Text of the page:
As important as the activities themselves, a crucial component in influencing change is
documenting your experiences. This information enables the decision makers to follow
the logic and process from start to finish – from inception, through planning and
implementation, to outcomes, evaluation, analysis and reflection. This enables them to
develop a much more holistic appreciation for the overall vision that simply looking at
the end result.

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Importantly, this documentation also becomes the proof to support the argument that
more assistance, resources, and/or support opportunities are needed, because the gaps will
be reflected by the data in the reports.

There is a great deal that could be incorporated into this documentation, but at minimum
the following topics/sections should be covered:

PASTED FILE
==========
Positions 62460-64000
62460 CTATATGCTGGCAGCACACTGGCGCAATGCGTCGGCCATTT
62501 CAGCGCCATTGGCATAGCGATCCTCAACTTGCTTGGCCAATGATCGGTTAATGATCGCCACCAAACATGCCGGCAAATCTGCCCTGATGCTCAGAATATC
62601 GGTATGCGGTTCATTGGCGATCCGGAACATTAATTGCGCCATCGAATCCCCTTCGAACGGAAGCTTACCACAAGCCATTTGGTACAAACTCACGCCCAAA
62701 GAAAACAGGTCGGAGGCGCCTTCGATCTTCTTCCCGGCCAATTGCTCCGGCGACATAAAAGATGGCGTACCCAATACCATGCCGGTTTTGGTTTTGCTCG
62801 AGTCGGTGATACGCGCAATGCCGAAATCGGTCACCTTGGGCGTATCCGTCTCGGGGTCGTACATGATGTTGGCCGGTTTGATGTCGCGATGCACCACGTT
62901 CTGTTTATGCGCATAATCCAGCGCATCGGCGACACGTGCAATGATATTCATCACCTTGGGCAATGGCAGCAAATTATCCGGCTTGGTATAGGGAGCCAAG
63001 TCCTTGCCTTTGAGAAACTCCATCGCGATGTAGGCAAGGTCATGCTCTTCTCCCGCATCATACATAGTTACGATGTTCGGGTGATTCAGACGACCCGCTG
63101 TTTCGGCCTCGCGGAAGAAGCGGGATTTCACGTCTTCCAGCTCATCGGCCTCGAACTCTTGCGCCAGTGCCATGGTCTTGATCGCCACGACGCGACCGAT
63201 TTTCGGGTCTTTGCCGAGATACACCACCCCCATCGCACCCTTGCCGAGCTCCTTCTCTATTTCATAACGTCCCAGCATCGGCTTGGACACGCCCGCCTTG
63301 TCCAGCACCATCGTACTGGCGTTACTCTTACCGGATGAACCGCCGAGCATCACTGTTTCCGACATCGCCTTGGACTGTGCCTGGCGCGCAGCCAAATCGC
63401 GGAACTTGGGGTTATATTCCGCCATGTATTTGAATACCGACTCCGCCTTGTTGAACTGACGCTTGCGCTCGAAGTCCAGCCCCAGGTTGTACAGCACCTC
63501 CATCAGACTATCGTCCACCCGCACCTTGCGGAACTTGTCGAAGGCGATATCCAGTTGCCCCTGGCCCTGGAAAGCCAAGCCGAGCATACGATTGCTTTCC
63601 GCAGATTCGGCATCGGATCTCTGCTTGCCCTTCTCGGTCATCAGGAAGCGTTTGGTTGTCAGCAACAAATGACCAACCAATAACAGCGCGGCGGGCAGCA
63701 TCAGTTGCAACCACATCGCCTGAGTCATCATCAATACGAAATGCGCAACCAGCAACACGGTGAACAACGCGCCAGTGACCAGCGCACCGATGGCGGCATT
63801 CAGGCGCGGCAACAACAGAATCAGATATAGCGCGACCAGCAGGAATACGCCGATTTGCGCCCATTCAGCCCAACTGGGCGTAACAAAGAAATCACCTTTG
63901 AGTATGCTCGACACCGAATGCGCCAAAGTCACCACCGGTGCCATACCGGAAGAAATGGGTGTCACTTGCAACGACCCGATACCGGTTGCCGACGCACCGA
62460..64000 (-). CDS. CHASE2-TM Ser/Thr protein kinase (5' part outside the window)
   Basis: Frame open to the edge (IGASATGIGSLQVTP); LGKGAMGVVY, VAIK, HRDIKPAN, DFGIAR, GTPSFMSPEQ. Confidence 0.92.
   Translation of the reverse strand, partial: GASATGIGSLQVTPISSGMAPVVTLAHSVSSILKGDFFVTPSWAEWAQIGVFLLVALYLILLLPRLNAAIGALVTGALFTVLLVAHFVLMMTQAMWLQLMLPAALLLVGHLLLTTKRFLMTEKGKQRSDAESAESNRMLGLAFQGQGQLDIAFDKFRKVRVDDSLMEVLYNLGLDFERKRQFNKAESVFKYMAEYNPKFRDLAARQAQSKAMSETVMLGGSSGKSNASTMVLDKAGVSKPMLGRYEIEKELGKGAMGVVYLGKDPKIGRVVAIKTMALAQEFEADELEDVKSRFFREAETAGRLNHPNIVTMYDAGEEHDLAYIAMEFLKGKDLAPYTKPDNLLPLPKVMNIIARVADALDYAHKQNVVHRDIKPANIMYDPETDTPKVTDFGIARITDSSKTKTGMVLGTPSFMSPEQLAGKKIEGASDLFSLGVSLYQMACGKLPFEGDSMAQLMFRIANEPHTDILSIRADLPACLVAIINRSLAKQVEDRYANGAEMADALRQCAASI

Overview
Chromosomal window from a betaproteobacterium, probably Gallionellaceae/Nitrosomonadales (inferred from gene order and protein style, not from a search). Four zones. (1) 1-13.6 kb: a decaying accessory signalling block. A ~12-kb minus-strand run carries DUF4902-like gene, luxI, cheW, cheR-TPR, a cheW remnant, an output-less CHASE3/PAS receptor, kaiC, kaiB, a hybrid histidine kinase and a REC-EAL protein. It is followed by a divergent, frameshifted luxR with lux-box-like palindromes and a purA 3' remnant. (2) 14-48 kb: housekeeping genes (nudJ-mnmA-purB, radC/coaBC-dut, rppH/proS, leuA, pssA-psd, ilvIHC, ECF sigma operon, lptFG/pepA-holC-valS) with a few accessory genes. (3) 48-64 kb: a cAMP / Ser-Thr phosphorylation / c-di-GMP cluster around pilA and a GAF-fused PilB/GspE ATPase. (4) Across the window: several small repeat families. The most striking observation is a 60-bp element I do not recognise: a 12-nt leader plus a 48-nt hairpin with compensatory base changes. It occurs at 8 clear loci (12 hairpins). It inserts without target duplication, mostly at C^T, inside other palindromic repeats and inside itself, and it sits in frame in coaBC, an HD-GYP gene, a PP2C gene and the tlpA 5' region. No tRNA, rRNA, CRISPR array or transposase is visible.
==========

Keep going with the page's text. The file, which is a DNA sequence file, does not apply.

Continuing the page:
Topic Seeks to encapsulate


Aims and Objectives – both What are you trying to do? How do you intend
project level & pedagogically.
to do it?
Discoveries and experiencesWhat happened? What was observed?
Successes and failures What worked and what didn’t?
Identified needs or gaps What was needed that didn’t exist? Importantly
this should discuss how additional resources or
opportunities would have helped.
Learning outcomes, student What were the pedagogical results?
opinions/feedback

Conclusion
Emerging technology is gaining increasing recognition amongst forward-thinking
educators for its capacity to enhance learning and teaching activities. This has spawned